For most of the last decade of her life, Anne worked in Civil Service jobs that she loved. She was Personal Assistant to the Director of the National Museum of Ireland, where her passion for history came to the fore. She then spent some of the best times of her career in the special projects section of the Department of Arts, where she coordinated the Irish end of the unique Sea Stallion project. A team in Denmark reconstructed a viking ship, using the technology and materials of the viking age, and a crew of volunteers sailed the ship to and from Dublin, where it was displayed at the National Museum. Her last job was in the office of the Tanaiste in the Department of Enterprise.
Anne and I both stopped working when she was diagnosed with cancer, so we could spend more time together. She identified with Christopher Hitchen’s description of preparing for dying and for living at the same time. Her Oncology team, led by Professor Desmond Carney, was excellent. We had weekly or fortnightly chemotherapy days, where we relieved the monotony by playing scrabble on an iPad. Apart from that, we fulfilled our promise to enjoy ourselves as much as we could for as long as we could. We couldn’t take long holidays, so we took short breaks to Paris, Bordeaux, London, Copenhagen and elsewhere. For our honeymoon I tagged along on a trip to Paris with Anne and her friends Mary, Claire and Margaret, that they had arranged before her diagnosis. We also spent time visiting our families and friends, including her sister Carrie and her family in Scotland, who she loved and always spoke proudly of, and many others who I won’t even try to list as I will inevitably omit someone. We had a glass of Bordeaux in Bordeaux, which Anne had always wanted to do. And we celebrated the first wedding anniversary that we had thought we would not see together.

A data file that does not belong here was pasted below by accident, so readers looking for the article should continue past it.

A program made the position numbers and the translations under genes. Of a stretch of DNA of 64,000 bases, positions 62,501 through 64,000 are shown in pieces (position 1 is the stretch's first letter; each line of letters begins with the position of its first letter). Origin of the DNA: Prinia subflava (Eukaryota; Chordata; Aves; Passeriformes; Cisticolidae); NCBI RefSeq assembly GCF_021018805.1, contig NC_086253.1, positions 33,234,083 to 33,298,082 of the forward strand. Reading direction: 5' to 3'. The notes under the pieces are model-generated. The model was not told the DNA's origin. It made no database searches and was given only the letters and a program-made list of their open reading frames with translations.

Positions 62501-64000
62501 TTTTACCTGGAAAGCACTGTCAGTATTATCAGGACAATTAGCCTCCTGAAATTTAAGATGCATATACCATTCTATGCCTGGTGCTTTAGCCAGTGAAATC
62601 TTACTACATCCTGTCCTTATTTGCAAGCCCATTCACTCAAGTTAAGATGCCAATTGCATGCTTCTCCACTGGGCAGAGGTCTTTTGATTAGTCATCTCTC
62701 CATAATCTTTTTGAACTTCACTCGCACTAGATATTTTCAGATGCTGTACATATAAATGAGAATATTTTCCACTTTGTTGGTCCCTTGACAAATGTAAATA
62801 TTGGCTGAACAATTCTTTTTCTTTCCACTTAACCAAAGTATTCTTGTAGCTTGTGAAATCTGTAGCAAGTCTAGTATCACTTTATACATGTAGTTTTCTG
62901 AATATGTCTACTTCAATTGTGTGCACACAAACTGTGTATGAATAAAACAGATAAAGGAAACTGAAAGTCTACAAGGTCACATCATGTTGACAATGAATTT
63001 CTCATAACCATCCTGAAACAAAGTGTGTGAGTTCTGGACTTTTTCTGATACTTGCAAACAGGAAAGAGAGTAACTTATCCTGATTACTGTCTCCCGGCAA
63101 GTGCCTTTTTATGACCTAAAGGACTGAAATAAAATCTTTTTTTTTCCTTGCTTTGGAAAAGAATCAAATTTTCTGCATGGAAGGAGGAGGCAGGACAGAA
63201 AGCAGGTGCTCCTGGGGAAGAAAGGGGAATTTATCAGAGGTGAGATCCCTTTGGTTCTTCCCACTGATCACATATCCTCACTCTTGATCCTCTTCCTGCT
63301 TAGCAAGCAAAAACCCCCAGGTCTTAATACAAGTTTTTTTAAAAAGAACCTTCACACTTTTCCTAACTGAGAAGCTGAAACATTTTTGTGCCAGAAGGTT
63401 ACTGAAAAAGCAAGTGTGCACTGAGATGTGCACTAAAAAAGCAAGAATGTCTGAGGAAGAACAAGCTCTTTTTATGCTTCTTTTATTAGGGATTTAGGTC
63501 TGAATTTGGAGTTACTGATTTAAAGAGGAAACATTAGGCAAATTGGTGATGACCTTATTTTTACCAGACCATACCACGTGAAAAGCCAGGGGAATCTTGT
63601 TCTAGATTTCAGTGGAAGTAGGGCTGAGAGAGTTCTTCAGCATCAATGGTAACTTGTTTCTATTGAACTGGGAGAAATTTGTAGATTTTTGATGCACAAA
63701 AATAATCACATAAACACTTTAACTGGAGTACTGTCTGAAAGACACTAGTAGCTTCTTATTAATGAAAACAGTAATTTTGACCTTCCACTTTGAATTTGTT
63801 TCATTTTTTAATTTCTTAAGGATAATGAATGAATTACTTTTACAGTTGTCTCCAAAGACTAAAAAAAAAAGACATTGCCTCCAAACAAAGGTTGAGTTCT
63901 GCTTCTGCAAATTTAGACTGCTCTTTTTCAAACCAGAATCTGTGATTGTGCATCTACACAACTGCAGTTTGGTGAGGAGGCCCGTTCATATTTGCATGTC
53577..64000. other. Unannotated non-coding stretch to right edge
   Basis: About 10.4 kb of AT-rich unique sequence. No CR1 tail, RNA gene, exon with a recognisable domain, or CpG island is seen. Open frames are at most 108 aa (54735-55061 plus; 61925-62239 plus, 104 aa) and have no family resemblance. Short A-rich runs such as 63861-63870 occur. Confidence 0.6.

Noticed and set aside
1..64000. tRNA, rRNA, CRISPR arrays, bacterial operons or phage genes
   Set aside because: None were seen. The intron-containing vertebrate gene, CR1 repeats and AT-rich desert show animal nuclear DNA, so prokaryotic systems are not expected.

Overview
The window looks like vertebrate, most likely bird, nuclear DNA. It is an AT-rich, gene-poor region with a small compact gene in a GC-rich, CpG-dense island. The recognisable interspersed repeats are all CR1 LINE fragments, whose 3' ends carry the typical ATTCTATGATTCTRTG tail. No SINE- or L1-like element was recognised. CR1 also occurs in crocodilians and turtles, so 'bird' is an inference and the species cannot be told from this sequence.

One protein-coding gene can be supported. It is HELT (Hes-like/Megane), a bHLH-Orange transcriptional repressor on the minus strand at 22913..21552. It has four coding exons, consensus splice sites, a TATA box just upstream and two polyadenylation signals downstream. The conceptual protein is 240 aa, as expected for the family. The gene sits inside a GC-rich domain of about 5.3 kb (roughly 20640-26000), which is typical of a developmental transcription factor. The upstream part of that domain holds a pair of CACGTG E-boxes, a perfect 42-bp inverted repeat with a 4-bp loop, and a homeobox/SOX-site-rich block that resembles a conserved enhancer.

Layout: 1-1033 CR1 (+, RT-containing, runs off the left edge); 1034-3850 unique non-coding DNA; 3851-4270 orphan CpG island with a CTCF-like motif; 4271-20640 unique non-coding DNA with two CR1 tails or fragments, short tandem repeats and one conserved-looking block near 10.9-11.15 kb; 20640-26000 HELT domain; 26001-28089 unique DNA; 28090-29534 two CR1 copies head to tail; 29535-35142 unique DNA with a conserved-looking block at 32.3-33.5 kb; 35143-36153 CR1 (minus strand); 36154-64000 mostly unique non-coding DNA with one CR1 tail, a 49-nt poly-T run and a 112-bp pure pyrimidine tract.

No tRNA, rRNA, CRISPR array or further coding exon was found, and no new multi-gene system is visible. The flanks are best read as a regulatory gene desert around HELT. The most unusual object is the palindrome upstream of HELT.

Anne knew shortly before she died that the chemotherapy had done all that it could, but we had hoped she might last until the summer. She visited her native Limerick for what she knew was the last time. As usual, she had a busy schedule planned for the coming week, with her sister Carrie visiting us from Scotland. After that, she wanted to watch the next series of Doctor Who and the final Harry Potter movie, and if possible to see Paris once more. She wanted to share a glass of champagne with my father, who had missed our first wedding anniversary because he was ill. She was delighted to see Fine Gael back in government, and she looked forward to the visit of Queen Elizabeth to Ireland as a symbol of the normal relations that should exist between nearby democracies. And she was helping some RTE people to plan a documentary about assisted dying. While Anne knew she might not see these things happen, she lived as if she would.
Anne died suddenly at home on the morning of Saturday 9 April 2011. Her sister Carrie was visiting us from Scotland, and Anne had spent the previous night with Carrie and some friends. I had left the house at 6 am to travel to Cork to chair the Atheist Ireland AGM, and our last words were saying that we loved each other. Carrie called to the house after noon and found Anne dead. She rang me in Cork, where the local police kindly gave me a lift to the railway station to get the next train back to Dublin. Amusingly, this resulted in one of our friends mishearing the news of Anne’s death as “Anne has been found dead in the house, and the police have brought Michael to the station.” A few days later, with Anne’s body in Trinity College medical school carrying on her good works after death, our families and friends gathered for an evening of memories to celebrate her remarkable life. The following Saturday, the Irish Times published an obituary that highlighted her many contributions to Irish life.
I loved Anne and I miss her. I am happy and proud to have lived with her for so long.